When you leave school and enter the world of professional software development, it turns out there’s a lot you don’t know. How successful you can be professionally depends largely on how well you can learn a lot of those things, especially the "less techie" aspects of professional software development.
This post is being live blogged from my session at DevTeach 2008 (Toronto). It contains my initial 8 Things followed by additional insights, lessons, and wisdom from others at the conference.
I was a bad real-world programmer
I was a pretty good computer science student. My grades were always good. I marked programming assignments for a while. I even won some programming competitions (yeah, major geek alert… I know). A few things I don’t remember learning in school:
• Maintaining and upgrading code is REALLY important
• Requirements always evolve
• Your code lives in an ecosystem where weird stuff happens
• Users will find ways to use your software in unintended ways
• The most work is in the unlikely or edge cases
It took me several years before I started to develop an instinct about the things that could go wrong with my code, its environment, or its users. For example, after you check that a file exists, it could still be deleted before your code gets to open it. Stuff like that happens (even if it is rare). Remember, the most work is in the unlikely and edge cases. You have to write all kinds of code that you hope never runs in production.
Newest / coolest / shiniest does not equal "best"
I got into computer science because I liked computers. I’m a bit of a gadget geek (although in the context of a conference like DevTeach, I’m probably in the middle of the bell curve). That pull towards the newest and shiniest toy extends into the computer world for me and I struggle with it constantly.
When Ruby on Rails was really taking off, I started tinkering with it and considered rewriting a project in it. Of course it is important to monitor innovations in the industry, but that thought was ludicrous. Thankfully I fought the urge.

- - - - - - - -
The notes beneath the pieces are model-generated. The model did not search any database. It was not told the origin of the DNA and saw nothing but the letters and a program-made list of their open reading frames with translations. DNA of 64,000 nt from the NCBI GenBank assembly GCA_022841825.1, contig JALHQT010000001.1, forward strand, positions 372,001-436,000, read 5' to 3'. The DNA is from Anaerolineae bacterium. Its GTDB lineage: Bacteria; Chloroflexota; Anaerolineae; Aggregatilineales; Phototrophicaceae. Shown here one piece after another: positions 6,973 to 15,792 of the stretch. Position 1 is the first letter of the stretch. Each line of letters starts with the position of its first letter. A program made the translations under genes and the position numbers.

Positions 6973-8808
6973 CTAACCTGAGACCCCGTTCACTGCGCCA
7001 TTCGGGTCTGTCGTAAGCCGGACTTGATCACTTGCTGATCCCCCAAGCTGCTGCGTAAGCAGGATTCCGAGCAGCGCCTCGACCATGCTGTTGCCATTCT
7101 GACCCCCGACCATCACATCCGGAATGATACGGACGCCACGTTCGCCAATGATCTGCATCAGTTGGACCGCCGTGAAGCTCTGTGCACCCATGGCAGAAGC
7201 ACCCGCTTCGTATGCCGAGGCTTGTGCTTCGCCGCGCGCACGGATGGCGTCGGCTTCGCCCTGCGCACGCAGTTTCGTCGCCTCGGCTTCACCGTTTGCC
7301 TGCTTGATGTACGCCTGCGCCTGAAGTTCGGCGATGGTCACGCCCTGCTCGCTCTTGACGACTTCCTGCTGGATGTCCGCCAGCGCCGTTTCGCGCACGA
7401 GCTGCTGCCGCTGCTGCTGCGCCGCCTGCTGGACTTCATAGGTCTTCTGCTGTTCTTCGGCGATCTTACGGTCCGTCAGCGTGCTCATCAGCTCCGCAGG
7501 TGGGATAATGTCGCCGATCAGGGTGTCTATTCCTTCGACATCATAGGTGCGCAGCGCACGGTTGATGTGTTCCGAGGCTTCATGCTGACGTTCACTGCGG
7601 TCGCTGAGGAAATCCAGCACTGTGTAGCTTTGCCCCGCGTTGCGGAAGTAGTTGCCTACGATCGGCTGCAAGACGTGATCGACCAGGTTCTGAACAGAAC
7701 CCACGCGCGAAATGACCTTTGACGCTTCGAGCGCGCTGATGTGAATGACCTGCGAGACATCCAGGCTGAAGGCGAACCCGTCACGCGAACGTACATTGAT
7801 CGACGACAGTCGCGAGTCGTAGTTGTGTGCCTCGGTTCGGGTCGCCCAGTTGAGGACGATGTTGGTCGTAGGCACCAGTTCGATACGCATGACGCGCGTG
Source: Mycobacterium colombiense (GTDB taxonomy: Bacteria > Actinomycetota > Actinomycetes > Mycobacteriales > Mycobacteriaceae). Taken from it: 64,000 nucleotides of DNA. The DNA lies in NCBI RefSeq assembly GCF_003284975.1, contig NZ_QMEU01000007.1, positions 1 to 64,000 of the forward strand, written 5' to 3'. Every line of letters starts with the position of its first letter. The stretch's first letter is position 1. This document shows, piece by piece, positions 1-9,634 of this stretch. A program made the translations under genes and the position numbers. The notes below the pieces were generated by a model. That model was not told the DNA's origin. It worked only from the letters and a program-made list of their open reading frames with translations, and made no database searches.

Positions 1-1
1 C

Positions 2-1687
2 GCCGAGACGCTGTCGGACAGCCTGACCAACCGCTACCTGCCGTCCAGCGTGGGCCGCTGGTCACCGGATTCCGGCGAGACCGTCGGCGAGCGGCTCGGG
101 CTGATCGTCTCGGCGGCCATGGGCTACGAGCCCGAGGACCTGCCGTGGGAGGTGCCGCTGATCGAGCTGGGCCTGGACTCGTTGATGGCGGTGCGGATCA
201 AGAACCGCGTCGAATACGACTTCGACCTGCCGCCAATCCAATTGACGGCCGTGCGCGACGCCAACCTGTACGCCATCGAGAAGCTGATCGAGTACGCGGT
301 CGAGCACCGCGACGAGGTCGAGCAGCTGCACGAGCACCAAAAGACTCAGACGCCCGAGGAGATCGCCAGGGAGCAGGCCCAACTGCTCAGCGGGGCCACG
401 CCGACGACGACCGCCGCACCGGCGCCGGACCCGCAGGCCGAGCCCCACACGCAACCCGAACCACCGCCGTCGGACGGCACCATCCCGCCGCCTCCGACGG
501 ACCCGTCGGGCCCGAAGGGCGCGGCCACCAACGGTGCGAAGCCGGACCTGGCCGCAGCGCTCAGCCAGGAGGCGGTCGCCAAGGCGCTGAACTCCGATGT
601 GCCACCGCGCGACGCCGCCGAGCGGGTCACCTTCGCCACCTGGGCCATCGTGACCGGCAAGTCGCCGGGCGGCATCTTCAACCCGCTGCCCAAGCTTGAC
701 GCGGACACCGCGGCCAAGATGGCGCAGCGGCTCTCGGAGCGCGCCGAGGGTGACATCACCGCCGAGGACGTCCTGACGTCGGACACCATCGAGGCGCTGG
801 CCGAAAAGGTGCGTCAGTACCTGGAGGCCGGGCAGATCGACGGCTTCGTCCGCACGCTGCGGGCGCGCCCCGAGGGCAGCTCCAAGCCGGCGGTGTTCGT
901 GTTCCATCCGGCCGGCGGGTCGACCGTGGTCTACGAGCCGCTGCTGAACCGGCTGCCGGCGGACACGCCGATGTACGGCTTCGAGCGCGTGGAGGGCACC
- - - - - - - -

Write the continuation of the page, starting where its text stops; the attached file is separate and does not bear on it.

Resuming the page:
Some of it was opinion
You hear a lot of stuff from comp sci profs stated in bold, authoritative tones that you are not supposed to question. But the truth is that many of them are so insulated in ivory towers that they are out of touch with the innovations and best practices constantly evolving outside of academia. Their perceptions about professional software development in some cases are 20 or 30 years out of date.
This is hard to swallow for some but… Assembler is not always the best choice (shocking!) and OS/2 is not about to make a comeback.
Not all smart people want to be geeks
Boy, did I ever struggle with this one for a while. It turns out that there are intelligent people out there who don’t want to understand the pros and cons of garbage collection and JIT compilation.
I’m thinking about two types of people here in particular. One is the software developer who isn’t interested in the "alpha geek" stuff. He/she wants to use good tools and follow best practices but isn’t interested in constantly chasing the shiny new things. This person builds stable and maintainable software and possibly has a real life outside of computers and the Internet.
The other is the person who works in the field but focuses on other things. He/she learns enough about the technology to get the job done. For example: